Three women were traveling in a car to attend a meeting. It was a three hour trip and the roads, previously snow covered and icy, were now basically clear. They were colleagues, but really did not know much about each other. Circumstances caused them to be traveling together and one of them—the one in the back seat – wondered how the long day and road trip would be.
As they journeyed, they talked about their families, work places, worship experiences and, of course, the weather. You see, it had been bitterly cold and the schools in which they all served as Principals had been closed earlier that week due to a snow storm and freezing temperatures. The person in the passenger’s seat mentioned that she was from the Caribbean, so the weather was not something she enjoyed. The passenger in the back commented that although she had previously lived in the Midwest and was accustomed to the snow, she really did not like it being so bitterly cold. However, the driver’s voice filled with joy as she said, “I love this weather! It feels great to me! “ (The other two ladies should have gotten a clue from the fact that while she had on a sweater, she did not wear a jacket or seemed to be bothered even as she pumped gas in the frigid weather!)
They smiled, continue talking, and when the conversation moved to their camp meeting experiences, the passenger in the back seat shared fond memories and even felt a bit warmer as she reminisced about the hot summer weather. But guess what? The driver said, “Now, why in the world would anyone choose to go to a place where it is very hot, and the bathrooms are usually not the best? That just makes no sense to me!” The passenger in the back seat said, “I loved it, and when I was in high school and college, I was one of the “chosen” ones that had to clean camp meeting bathrooms!” They all laughed.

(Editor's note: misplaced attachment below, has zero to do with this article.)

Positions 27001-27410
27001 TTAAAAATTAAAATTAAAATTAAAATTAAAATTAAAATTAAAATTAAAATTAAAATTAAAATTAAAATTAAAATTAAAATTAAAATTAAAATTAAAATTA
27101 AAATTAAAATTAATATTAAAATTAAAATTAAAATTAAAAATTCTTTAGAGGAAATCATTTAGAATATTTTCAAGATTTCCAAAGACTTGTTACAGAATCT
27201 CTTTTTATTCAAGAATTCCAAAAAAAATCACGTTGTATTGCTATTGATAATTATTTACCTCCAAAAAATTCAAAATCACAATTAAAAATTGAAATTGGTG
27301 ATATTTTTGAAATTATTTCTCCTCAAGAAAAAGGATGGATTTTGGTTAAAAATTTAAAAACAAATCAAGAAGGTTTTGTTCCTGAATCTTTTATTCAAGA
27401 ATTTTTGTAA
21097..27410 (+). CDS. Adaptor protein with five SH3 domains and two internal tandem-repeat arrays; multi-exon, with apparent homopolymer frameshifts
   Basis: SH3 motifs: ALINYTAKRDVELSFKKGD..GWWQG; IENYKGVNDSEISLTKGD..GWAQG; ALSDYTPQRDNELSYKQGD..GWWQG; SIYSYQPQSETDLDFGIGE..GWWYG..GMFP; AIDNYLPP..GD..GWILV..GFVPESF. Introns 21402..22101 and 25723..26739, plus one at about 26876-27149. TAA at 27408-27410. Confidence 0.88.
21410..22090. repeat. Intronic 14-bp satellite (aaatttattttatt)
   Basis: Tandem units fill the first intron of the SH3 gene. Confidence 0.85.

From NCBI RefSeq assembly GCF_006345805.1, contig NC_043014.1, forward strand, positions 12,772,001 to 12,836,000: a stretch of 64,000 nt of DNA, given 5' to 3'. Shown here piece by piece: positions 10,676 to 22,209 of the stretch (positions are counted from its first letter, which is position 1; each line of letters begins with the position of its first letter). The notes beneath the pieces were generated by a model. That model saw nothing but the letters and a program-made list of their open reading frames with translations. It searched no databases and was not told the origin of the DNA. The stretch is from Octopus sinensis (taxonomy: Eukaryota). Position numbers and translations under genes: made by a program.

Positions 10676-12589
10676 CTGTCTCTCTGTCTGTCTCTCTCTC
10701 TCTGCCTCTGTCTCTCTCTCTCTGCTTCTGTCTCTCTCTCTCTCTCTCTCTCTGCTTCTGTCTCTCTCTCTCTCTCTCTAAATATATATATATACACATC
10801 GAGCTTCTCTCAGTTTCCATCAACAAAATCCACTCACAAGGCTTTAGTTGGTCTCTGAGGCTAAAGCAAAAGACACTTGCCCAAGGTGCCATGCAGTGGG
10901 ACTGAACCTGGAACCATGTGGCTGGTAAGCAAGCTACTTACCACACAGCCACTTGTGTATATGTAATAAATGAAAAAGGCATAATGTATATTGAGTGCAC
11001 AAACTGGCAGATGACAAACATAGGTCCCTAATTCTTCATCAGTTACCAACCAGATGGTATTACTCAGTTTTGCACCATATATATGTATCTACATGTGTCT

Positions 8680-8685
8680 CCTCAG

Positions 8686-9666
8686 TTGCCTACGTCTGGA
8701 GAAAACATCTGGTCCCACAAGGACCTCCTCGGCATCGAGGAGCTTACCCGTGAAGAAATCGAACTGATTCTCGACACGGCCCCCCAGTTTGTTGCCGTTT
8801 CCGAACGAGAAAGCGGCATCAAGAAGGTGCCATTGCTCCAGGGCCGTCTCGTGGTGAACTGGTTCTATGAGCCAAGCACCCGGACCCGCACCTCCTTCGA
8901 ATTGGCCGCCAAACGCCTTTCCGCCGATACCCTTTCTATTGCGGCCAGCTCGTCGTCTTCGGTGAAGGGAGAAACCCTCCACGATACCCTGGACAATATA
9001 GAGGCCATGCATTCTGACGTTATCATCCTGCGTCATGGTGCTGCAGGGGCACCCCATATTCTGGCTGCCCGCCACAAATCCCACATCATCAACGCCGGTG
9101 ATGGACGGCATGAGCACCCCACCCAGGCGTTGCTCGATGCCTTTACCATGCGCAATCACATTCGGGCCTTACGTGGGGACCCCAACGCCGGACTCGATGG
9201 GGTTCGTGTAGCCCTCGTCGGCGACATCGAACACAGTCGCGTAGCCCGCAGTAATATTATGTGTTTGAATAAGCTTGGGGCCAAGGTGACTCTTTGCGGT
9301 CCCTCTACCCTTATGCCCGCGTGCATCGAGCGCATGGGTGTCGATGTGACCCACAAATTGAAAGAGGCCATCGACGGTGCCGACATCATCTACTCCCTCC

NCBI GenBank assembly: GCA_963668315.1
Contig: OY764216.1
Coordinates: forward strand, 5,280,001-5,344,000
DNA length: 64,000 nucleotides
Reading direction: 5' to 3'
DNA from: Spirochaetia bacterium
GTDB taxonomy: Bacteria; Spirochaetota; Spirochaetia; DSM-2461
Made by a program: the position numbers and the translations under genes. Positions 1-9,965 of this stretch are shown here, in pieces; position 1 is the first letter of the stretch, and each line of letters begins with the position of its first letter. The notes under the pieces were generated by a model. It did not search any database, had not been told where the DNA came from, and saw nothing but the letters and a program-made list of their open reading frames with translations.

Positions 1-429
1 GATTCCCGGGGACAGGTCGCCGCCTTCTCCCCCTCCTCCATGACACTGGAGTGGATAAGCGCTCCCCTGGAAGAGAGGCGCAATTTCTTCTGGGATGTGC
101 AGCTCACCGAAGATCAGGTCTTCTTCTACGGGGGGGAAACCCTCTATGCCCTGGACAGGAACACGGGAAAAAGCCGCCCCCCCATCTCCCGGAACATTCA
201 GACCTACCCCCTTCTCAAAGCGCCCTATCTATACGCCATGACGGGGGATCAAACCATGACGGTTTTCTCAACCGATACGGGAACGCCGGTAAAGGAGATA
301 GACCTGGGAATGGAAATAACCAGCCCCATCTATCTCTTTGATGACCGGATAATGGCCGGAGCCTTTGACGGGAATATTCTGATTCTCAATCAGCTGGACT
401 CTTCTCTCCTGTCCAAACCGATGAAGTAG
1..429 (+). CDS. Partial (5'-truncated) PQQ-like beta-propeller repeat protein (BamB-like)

Continuing on, they discussed school issues, listened to hymns and commented on the wonders of nature and how beautiful the snow and ice-covered trees looked. Soon they reached their destination, met with other Principals for several hours, and then returned home. The one who traveled in the back seat was grateful. She felt blessed for the opportunity to spend six hours in a car with spiritual, caring and intelligent women who were brought together by circumstance, yet who took the time to share and become better acquainted.
No, we are not in heaven yet, but the journey is much better when we open our hearts and minds and travel the long road together. I challenge you to look for opportunities, that circumstances place you in, to get to know others. You may, like me, the back seat passenger, be blessed with times of laughter and the joy of new friendships.